Lu was diagnosed with Stage IV ovarian cancer in 2007.  It never occurred to her not to fight, and she fought hard.  When I was a medical student and resident, this diagnosis was a near immediate death sentence.  But the discovery of Taxol, a chemotherapy drug initially derived from the bark of the Pacific yew tree and later synthesized, changed all that.  Ovarian cancer became treatable, and Lu responded beautifully to treatment.  She would go to chemotherapy, and come home to hold back to back obedience and agility classes. Her upright posture and her characteristic sniff never changed—she was in command and dogs and humans alike knew it.  Even dog whisperer Cesar Milan would have yielded to her “calm assertive leadership.”  And so did her physicians, giving her second line chemotherapy when she failed Taxol, and third line therapy after that, and in the end, experimental drugs.  That is exactly what she wanted, and she got it.

Over the years, I became a decent hand with a dog in the show ring but decent does not equal grace or fluid movement.  By 2010, with Timber and Val long gone, I had my two Q’s, Queen and Quicksilver, and I did not want to embarrass myself or their breeder by stumbling around the ring.  I called Lu, who was still teaching despite being oxygen dependent.  She was eager to help me.  She had her oxygen in a backpack on her back.  Even though she was visibly short of breath, she was as strict and demanding as ever.  When I gaited a dog down and back, she got exasperated with my hackneyed knee action.  She grabbed the leash out of my hand and took off at a run down her lawn matching Queen stride for stride as she shouted, “THIS IS HOW IT IS DONE!!!”  The following weekend I did not win, but I did take reserve at the Western Regional specialty.  I know that Lu was smiling her approval from her hospital bed.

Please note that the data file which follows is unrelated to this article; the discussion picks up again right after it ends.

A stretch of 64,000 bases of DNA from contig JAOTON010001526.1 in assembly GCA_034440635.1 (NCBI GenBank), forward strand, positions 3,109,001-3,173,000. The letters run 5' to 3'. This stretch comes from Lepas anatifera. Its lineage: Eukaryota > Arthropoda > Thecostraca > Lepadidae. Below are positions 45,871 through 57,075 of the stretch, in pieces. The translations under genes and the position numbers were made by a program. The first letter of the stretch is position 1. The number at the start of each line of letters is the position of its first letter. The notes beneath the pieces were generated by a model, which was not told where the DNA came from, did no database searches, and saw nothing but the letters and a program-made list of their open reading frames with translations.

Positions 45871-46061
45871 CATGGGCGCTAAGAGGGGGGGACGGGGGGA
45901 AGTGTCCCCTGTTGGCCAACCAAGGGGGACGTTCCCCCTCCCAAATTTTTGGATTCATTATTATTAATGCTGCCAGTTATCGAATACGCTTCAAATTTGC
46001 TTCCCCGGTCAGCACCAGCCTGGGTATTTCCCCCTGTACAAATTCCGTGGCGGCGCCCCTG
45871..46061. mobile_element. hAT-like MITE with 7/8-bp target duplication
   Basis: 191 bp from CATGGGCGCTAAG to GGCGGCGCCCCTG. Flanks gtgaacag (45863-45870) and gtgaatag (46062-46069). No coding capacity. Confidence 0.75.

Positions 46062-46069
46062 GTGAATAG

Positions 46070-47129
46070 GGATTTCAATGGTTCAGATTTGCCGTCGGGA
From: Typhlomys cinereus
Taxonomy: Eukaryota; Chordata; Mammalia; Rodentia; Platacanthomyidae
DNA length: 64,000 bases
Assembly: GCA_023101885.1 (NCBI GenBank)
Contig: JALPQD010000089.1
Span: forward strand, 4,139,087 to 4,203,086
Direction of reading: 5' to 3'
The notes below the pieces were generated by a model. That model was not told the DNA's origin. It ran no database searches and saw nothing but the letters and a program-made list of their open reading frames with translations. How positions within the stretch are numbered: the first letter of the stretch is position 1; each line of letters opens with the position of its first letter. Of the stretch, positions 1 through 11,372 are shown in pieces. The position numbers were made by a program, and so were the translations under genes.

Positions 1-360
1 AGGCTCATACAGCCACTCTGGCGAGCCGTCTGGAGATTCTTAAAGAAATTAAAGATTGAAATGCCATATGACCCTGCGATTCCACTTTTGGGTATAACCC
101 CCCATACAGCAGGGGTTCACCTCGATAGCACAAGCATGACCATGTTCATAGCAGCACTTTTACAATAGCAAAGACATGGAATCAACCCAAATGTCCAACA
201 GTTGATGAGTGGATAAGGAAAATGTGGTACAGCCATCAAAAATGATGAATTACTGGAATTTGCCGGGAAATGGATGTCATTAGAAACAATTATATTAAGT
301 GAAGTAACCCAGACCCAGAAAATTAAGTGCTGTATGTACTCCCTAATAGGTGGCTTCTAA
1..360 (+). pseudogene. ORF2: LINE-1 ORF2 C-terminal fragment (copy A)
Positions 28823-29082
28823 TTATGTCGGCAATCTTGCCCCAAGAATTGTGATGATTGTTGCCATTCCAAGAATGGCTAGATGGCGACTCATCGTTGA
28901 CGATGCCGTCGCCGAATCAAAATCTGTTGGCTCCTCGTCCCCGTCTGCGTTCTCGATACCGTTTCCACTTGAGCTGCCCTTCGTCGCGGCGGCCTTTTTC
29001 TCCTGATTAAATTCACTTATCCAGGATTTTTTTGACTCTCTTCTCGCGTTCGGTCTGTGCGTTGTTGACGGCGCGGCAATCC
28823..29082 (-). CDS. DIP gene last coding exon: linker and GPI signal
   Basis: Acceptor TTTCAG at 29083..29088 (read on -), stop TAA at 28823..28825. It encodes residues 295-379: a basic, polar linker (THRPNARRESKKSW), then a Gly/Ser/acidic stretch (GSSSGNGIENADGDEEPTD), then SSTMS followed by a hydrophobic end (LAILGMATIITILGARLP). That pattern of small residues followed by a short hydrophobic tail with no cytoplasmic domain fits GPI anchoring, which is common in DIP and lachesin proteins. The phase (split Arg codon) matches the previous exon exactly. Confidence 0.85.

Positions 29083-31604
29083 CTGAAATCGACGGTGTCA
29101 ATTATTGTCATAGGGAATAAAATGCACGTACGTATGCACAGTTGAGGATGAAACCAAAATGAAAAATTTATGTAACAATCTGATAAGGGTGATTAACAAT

Today my daughter is a great hand with a dog, thanks to Lu.  As for Lu, she passed in August of 2010, a month after my last lesson, dedicated to the end to her son Victor, her clients and her dogs who were carefully placed with her closest friends. Her personal service dog Whisper, a beautiful Doberman, was by her side at the very end.  When Victor went to make arrangements at the funeral home, he took Whisper with him, since she had never been alone. It was warm that day, and the funeral directors, a young couple, asked Victor to bring the dog inside.  There was an immediate and surprising attraction between the bereft dog, and the couple whose job it was to comfort the bereft, and who were looking for a dog to help families through those most difficult times.  After careful consideration and time, Whisper became theirs.

Today Whisper continues her life as a service dog, doing what Lu trained her to do, but in a capacity that Lu never anticipated.  There could not have been a better outcome for this perfect dog if Lu had orchestrated it herself.  But then again, perhaps she did.